DIY By Design : Blog of Rayfields Decorating
How to mix wallpaper paste :: Posted by: Admin on March 31st, 2015
How to mix wallpaper paste
Once you have measured up and bought your wallpaper paper, lining paper or ceiling paper you will need to hang it, to do this you will need some wallpaper adhesive to stick it to the surface you wish to cover. There are ready mixed and self mix pastes on the market, but which one to use?
Ready mixed or self mix adhesives
Some wallpapers recommend using a particular type of paste, this maybe the paper manufacturer’s own brand, a ready mixed paste or just a good quality paste such as a self mix one. Refer to the wallpaper manufacturers instructions or ask your supplier which paste to use for your paper.
Mixing self mix wallpaper paste
If you are going to use self mix wallpaper adhesive i.e. loose paste chips in a sachet you will need:
- A clean bucket filled with the correct amount of clean cold water
- A sachet of paste
- Something to stir the paste
Refer to the sachet or box as to how much water you need as this depends on the type of paper you are hanging, here is a picture of a paste box with a chart on:
Once you have the bucket of water, cut the top off the sachet of paste and stir the water vigorously as you tip the entire sachet of paste into the water. Stir for 20 seconds to allow the paste chips to dissolve, then let it rest for 90 seconds and finally stir once more before using.
How to mix wallpaper paste video
In this short video I show you how to mix up the perfect wallpaper paste.
Can I paint over varnished wood? :: Posted by: Admin on September 27th, 2014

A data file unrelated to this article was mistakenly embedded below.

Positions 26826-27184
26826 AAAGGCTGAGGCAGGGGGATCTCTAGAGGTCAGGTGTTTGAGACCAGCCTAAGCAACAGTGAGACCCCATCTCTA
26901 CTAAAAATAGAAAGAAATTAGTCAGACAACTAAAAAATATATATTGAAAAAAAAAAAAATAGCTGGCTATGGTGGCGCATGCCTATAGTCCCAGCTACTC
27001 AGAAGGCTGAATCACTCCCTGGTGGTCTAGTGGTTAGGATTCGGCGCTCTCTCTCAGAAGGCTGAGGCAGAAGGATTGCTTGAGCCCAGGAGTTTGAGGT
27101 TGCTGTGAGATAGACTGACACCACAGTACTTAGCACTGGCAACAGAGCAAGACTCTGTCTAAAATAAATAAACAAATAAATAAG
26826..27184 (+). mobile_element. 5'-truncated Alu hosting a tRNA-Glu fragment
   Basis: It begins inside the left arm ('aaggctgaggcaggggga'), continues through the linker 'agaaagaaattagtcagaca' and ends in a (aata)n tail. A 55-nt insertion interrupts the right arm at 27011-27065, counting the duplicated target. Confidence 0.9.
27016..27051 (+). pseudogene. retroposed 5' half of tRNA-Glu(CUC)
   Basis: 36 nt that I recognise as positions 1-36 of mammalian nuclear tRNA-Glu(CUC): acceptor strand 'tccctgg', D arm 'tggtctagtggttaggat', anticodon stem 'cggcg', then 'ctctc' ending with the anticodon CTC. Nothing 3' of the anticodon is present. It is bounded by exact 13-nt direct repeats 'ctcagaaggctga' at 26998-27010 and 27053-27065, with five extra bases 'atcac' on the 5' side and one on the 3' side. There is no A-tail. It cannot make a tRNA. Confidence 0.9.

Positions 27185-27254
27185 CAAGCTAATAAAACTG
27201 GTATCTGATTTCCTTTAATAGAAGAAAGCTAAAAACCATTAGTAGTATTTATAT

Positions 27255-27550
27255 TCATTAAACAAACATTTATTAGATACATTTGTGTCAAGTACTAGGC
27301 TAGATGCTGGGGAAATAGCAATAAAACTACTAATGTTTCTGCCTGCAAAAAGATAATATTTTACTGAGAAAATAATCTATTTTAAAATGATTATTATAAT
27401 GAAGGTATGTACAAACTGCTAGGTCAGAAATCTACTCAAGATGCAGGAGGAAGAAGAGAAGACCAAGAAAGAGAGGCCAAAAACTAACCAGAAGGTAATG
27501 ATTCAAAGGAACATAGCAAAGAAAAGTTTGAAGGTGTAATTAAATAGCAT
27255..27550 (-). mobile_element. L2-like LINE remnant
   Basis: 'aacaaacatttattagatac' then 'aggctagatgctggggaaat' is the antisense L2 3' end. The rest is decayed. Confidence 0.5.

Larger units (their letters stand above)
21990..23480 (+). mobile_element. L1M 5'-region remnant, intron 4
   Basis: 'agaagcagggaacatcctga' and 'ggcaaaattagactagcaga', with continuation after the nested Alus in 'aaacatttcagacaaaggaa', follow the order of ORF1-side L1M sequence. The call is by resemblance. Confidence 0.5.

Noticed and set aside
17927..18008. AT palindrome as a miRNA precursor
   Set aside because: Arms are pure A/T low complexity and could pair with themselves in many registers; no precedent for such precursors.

Can I paint over varnished wood?
This is a question that is asked a lot, and the simple answer is yes you can paint over varnished wood, but the preparation must be done correctly otherwise the paint can simply peel of or scraped of as in the following video.
In this video the door frames had been painted in the past over varnished wood, but the preparation hadn’t been done correctly and as there were new doors fitted and the door stops moved the frames needed painting, as you can see this is a good example of preparation not being done right.
How not to paint over varnished wood
A brief video showing what happens if you do not paint over varnish correctly.
How to paint over varnished wood
I wrote a blog post about the job you have seen in the video, you can read the post called can I paint over varnished wood?
In the blog post I go through each stage of how I prepared the varnished wood through to priming, undercoating and finally topcoating.
How to fit a sliding door bolt :: Posted by: Admin on December 2nd, 2012
How to fit a sliding bolt lock
Sliding door bolt locks also known as barrel bolts are a simple way to add a lock to a door, they come in different sizes depending on how big your door is or how strong you want them to be. The all come in different styles such as straight, necked or flat sliding bolts. They are easy to fit. You can also fit padlock bolts that you would typically see on gates and sheds in the same way.
Tools required to fit a sliding bolt
You will need the following tools to fit your bolt:
- A sliding bolt set consisting of a sliding bolt and a staple
- Fixing screws – These normally come with the lock set
- A Pencil
- A carpenters try square
- A Drill
- A Drill bit to dill pilot holes